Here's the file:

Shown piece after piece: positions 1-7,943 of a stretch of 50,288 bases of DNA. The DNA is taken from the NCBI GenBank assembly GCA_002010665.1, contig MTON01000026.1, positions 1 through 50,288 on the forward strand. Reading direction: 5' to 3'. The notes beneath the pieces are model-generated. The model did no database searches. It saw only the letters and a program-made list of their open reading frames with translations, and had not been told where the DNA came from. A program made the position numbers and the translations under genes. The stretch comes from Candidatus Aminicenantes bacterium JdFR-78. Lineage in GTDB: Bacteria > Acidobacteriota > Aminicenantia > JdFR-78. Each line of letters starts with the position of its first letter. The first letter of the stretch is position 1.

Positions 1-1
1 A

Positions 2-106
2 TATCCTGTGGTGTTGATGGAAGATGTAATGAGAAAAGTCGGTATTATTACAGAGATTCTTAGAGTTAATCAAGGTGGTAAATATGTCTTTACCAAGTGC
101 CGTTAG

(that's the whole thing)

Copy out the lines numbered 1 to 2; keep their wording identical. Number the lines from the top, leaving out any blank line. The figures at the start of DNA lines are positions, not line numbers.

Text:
Shown piece after piece: positions 1-7,943 of a stretch of 50,288 bases of DNA. The DNA is taken from the NCBI GenBank assembly GCA_002010665.1, contig MTON01000026.1, positions 1 through 50,288 on the forward strand. Reading direction: 5' to 3'. The notes beneath the pieces are model-generated. The model did no database searches. It saw only the letters and a program-made list of their open reading frames with translations, and had not been told where the DNA came from. A program made the position numbers and the translations under genes. The stretch comes from Candidatus Aminicenantes bacterium JdFR-78. Lineage in GTDB: Bacteria > Acidobacteriota > Aminicenantia > JdFR-78. Each line of letters starts with the position of its first letter. The first letter of the stretch is position 1.

Positions 1-1